The nature conservation community, in general, sees golf courses in much the same way as agricultural landscapes i.e. lacking in substantial wildlife potential because they comprise a large expanse of intensively managed grass. However, it is becoming more widely accepted that golf courses represent a significant wildlife resource in an increasingly developed country like Britain.
In many parts of the UK, green belt land, often including some valuable habitat, is increasingly under pressure from the need for more housing and industry, making recreational areas and gardens more important for our wildlife that is under ever more pressure. Golf courses also have a contribution to make and, with their large open spaces and areas of rough, water and out-of-play areas, have been described as 'a green lung' and 'a haven for wildlife'.
Plants and animals continue to amaze us with their ability to make the most of whatever is available. There are many examples, such as peregrine falcons nesting on cathedrals, foxes and badgers becoming urbanised and dragonflies in garden ponds - wildlife will utilise golf courses as they will urban areas.
Having said that, it is true that large areas of golf courses will always be poor in wildlife terms, however, it is the areas away from the greens and fairways that provide opportunities. It is these areas where, if managed appropriately, that really can contribute to biodiversity.
As the green belt gets slowly eaten away, and the importance of golf courses becomes recognised, more information is being published on the wildlife value of golf courses. Good advice on management has been produced by bodies such as the Scottish Golf Environment Group (2002, 2009), Tanner and Gange (2005), Tew (2004) and, not least, golf's governing body, the Royal & Ancient, in conjunction with the Royal Society for the Protection of Birds (2009).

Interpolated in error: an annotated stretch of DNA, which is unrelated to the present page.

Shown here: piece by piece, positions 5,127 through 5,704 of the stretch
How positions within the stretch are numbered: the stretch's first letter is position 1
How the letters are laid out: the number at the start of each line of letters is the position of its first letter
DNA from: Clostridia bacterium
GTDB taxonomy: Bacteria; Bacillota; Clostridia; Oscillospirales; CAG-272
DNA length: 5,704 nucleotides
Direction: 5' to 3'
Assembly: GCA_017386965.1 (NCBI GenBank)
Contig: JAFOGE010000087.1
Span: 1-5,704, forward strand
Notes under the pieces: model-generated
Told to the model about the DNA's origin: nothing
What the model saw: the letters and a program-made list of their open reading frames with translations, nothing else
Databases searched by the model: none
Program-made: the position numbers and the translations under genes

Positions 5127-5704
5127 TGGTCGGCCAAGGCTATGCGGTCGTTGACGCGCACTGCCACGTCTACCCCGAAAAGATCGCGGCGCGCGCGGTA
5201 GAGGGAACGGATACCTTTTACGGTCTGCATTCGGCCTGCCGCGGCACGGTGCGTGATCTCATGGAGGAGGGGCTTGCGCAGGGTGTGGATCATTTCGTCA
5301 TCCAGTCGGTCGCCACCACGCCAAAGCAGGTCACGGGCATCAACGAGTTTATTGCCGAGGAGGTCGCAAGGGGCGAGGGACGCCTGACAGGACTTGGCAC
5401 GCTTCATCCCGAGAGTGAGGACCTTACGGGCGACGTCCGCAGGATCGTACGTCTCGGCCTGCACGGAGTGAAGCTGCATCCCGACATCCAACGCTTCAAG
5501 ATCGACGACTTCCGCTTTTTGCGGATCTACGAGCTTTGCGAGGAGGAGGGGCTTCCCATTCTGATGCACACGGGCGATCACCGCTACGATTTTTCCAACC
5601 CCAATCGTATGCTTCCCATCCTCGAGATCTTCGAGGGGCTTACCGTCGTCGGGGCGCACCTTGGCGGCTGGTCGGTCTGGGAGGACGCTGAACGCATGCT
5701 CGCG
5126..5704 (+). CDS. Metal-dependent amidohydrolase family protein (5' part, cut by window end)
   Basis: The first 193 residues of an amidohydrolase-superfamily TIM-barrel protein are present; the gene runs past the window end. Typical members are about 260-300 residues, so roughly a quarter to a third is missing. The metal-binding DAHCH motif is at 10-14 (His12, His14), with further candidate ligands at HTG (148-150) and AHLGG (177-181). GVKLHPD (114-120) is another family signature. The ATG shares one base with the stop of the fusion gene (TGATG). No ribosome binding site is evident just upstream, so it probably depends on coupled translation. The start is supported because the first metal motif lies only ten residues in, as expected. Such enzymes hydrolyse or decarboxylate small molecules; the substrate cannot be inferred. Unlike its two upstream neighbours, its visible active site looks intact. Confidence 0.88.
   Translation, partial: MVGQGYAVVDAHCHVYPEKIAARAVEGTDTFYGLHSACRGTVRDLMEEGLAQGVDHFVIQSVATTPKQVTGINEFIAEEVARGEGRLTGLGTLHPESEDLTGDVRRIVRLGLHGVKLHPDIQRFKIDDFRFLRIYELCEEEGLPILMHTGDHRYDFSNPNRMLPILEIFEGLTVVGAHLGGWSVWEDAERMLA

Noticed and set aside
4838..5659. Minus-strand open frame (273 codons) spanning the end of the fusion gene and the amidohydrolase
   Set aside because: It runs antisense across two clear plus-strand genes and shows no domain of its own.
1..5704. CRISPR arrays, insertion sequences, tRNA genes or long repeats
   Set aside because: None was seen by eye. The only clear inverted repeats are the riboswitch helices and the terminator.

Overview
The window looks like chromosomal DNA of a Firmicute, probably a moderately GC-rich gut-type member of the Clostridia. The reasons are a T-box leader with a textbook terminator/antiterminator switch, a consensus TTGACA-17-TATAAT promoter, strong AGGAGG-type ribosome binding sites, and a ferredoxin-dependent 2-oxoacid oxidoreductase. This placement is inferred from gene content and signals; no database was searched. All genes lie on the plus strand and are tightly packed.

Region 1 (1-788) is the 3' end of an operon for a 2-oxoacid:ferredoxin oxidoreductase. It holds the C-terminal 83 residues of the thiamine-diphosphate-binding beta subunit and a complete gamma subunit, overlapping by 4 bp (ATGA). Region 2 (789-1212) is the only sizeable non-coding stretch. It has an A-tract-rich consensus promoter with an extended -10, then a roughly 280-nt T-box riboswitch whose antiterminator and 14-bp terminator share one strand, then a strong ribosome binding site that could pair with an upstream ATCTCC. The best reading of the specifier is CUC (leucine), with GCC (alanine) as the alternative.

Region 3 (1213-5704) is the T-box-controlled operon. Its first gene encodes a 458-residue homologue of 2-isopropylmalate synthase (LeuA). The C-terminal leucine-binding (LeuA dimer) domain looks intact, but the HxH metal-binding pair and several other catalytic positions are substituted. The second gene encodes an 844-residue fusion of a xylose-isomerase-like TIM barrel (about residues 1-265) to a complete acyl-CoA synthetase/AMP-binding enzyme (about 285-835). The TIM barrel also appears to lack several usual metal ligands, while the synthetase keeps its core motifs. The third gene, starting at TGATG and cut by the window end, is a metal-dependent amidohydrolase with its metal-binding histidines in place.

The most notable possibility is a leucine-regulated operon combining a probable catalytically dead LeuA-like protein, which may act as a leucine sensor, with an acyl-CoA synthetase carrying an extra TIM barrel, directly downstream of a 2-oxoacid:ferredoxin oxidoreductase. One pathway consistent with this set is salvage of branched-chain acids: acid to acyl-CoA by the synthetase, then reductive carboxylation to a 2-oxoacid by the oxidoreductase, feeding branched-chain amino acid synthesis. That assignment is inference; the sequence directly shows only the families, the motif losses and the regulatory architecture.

The R&A have a key objective that golf course management is "... optimising the playing quality of the golf course in harmony with the conservation of its natural environment under economically sound and socially responsible management".
So, change is afoot, with golf courses becoming places where wildlife should be able to thrive alongside men and women playing a game they love. An important fact with regard to golf courses and ecology is that they are based on a landscape scale (not just a field amongst a sea of arable crops) and have the potential to be home to mosaic of habitats and an array of species.
In terms of addressing wildlife and conservation on a golf course, there are two key issues that come into play:
• Protected habitats and species - these may be found on a golf course and could have legal implications for management and development.
• General biodiversity value - there is potential to manage golf courses such that they maintain and increase the wildlife they support.
There are several pieces of both UK and European legislation that protect wildlife.
The Wildlife and Countryside Act, 1981 (WCA), represents the major legal instrument for wildlife protection in Britain. It has been amended several times and other legislation has been passed since its first inception, which has added further legal weight to wildlife legislation. In short, if protected species are present on a golf course, then there are potential implications for the course owners and managers.
The legislation also created a framework within which sites could be designated as protected areas; these are known as Sites of Special Scientific Interest (SSSI). SSSI status affords a site protection from development, and a requirement for management to maintain the habitats and species found. In England, around one hundred golf courses have all or part of the course designated as SSSI, and in Scotland around thirty courses have the same designation.
European legislation is, in many ways, similar to the UK legislation, taking many of the same species and protected sites and giving them an enhanced status in the eyes of the law. There is a list of protected species and designated sites known as Special Areas of Conservation and Special Protection Areas. In short, many species and our important habitats are legally protected by UK and/or European law, and work that impacts on them may be an offence.